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  • TIPS to: Save Water, Save Money

    Friday, May 28, 2021   /   by Chris Green

    TIPS to: Save Water, Save Money

    [Scroll to botton for UPDATE & Watering Schedule]

    I showed a home the other day and the bath rug read, "Save Water Shower Together". I thought how clever it is, but really, what are we all doing to save water? And how could I be of service to our Utah drought situation... that's when I thought I would not only do my part, but also get your help!

    If you have listened or read any of the news about Utah in the last month, I am sure you have heard about the drought and that we need to conserve as much water as we can.  The snowpack has been all used up and the reservoirs are well below where they should be.  Lake Powell, for instance, is down 40 feet this year in May, compared to last year.  In total, Lake Powell is down 140 feet.  Crazy, I know!  So, what can you, no, what can we do to not use up all our water?  I am glad you asked.
    Now this water thing isn't a brand new interest for me. It's important to know that Rachel (you know her... my work and life partner) thinks I have a peculiar obsession with water... always commenting on rivers, snow pack, and the levels of lakes. I also have a curiosity about the direction rivers flow, but probably not more on that later.

    It's not at all unusual for me to be reading and checking in with the snowpack and watering recommendations from the experts.  With the activities that I have written about (hiking, looking at horses and waterfalls), you probably can assume that I'm not just checking the snowpack just for curisotiy sake.(skiing anyone)  The best is SlowtheFlow.org.  Or my go-to place for this type of thing...KSL.com. (Weather page) KSL.com gets a lot of their info from slowtheflow.org.  Also, in March, Governor Cox issued a "Drought Executive Order"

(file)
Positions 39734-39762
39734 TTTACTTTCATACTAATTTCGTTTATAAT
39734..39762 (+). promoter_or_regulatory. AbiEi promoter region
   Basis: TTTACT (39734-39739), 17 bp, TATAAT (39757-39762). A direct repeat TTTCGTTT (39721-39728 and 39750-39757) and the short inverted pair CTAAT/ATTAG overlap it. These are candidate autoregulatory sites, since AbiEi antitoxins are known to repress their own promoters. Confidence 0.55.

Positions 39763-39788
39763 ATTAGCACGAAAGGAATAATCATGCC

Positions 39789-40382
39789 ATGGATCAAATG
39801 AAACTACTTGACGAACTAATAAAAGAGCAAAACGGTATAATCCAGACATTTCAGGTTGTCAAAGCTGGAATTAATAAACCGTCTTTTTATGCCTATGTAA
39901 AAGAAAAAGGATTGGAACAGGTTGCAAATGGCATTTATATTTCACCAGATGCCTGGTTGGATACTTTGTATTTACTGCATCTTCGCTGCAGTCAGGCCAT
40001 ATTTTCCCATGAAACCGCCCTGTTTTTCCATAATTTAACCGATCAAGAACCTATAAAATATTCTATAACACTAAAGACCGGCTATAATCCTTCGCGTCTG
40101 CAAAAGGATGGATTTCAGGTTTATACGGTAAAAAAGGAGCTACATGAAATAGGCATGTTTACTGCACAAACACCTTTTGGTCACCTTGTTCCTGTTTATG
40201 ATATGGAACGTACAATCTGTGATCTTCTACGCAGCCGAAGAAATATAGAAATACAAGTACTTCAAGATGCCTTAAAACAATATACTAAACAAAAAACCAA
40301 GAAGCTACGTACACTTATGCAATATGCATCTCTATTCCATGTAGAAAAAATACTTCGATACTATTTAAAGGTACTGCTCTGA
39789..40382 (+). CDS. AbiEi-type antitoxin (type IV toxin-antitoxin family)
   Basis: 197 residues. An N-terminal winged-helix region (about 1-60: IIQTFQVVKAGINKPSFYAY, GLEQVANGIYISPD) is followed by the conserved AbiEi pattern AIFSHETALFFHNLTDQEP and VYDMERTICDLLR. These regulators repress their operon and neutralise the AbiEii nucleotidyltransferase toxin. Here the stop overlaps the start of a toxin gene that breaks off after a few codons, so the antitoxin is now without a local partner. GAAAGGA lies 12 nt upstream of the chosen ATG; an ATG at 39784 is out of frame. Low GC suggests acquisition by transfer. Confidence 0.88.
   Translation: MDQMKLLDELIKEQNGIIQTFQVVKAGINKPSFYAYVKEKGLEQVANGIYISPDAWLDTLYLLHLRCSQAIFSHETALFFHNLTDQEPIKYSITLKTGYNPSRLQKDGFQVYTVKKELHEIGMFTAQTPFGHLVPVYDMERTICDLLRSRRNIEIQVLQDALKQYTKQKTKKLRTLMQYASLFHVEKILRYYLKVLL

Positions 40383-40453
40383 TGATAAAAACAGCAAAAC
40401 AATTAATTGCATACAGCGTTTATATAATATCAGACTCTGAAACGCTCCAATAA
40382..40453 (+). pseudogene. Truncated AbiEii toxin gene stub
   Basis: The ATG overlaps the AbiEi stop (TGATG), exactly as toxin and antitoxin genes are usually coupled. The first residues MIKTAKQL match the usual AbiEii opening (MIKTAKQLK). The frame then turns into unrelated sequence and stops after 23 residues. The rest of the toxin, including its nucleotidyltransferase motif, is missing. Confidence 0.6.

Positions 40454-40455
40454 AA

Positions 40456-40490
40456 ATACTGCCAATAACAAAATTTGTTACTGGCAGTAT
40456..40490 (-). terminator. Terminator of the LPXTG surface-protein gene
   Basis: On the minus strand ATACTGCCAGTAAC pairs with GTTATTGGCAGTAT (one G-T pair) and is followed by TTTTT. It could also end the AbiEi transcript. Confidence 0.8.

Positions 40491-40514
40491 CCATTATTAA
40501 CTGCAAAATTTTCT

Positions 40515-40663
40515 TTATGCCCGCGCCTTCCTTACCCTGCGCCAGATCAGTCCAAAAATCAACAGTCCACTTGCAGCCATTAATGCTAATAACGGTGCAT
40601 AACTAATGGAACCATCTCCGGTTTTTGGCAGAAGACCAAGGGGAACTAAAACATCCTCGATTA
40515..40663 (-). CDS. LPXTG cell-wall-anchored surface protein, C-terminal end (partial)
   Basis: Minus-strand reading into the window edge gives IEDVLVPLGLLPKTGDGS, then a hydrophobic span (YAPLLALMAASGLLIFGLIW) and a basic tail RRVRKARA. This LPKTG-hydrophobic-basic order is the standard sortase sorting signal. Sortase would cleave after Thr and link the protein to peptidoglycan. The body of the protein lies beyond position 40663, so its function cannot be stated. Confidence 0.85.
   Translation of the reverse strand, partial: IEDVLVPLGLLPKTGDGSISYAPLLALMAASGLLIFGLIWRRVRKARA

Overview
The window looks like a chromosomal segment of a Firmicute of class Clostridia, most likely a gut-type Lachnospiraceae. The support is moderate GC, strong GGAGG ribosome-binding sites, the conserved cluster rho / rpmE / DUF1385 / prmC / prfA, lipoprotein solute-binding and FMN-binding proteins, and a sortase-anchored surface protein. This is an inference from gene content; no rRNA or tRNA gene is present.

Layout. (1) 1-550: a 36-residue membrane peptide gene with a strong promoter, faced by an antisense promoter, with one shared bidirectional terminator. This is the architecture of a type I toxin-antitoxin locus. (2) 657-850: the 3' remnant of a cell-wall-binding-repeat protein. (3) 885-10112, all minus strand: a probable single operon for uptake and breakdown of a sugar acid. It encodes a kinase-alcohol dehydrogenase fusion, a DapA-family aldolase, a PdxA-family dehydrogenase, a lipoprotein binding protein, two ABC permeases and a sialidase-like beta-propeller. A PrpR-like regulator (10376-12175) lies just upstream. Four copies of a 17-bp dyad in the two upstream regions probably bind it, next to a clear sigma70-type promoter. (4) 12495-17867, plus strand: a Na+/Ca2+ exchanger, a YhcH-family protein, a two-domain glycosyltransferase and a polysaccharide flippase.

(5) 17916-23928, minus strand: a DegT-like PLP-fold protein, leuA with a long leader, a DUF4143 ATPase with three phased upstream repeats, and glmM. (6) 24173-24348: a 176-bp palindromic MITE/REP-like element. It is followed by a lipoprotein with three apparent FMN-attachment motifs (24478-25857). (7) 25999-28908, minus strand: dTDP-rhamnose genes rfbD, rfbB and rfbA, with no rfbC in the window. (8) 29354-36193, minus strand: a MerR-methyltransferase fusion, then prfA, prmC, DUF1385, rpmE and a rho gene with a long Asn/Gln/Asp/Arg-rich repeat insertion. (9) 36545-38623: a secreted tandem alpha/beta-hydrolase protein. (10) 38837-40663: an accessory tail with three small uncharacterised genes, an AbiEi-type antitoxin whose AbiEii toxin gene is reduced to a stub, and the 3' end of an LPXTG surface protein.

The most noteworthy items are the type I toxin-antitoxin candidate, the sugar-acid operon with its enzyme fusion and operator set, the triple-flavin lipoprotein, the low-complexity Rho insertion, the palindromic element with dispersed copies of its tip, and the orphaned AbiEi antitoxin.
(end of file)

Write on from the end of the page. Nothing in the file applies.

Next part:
The "Drought Executive Order" that was issued states that 100% of the state is in the moderate drought category and 90% of the state is experiencing extreme drought.  Following a record dry summer and fall last year, this winter's snowpack only reached 70% of normal.  (Don't worry, there were plenty of great powder days) With all the lack of water for the whole year the soil moisture was the lowest level since monitoring began in 2006.  You might have noticed that you had to turn on the sprinklers a little earlier this year because of that low soil moisture.  The low soil moisture means, when it does rain, or the snowpack runoff, the ground soaks up the water rather than the soil being so saturated that the runoff water actually makes it to the reservoirs.  Lake Powell, for example, was letting more water out of the lake than it received in, in May.  The declaration of the "Drought Executive Order" allows drought-affected communities, agricultural producers, and others to officially begin the process that may provide access to state or federal emergency resources. The last time this has happened was in 2018 and the numbers are showing that we are in a dryer situation this year than 2018.
    At either website, slowtheflow.org or KSL.com you can find how you can save water.  A few water saving tips are, 
         -Fix leaks immediately (indoors or outdoors)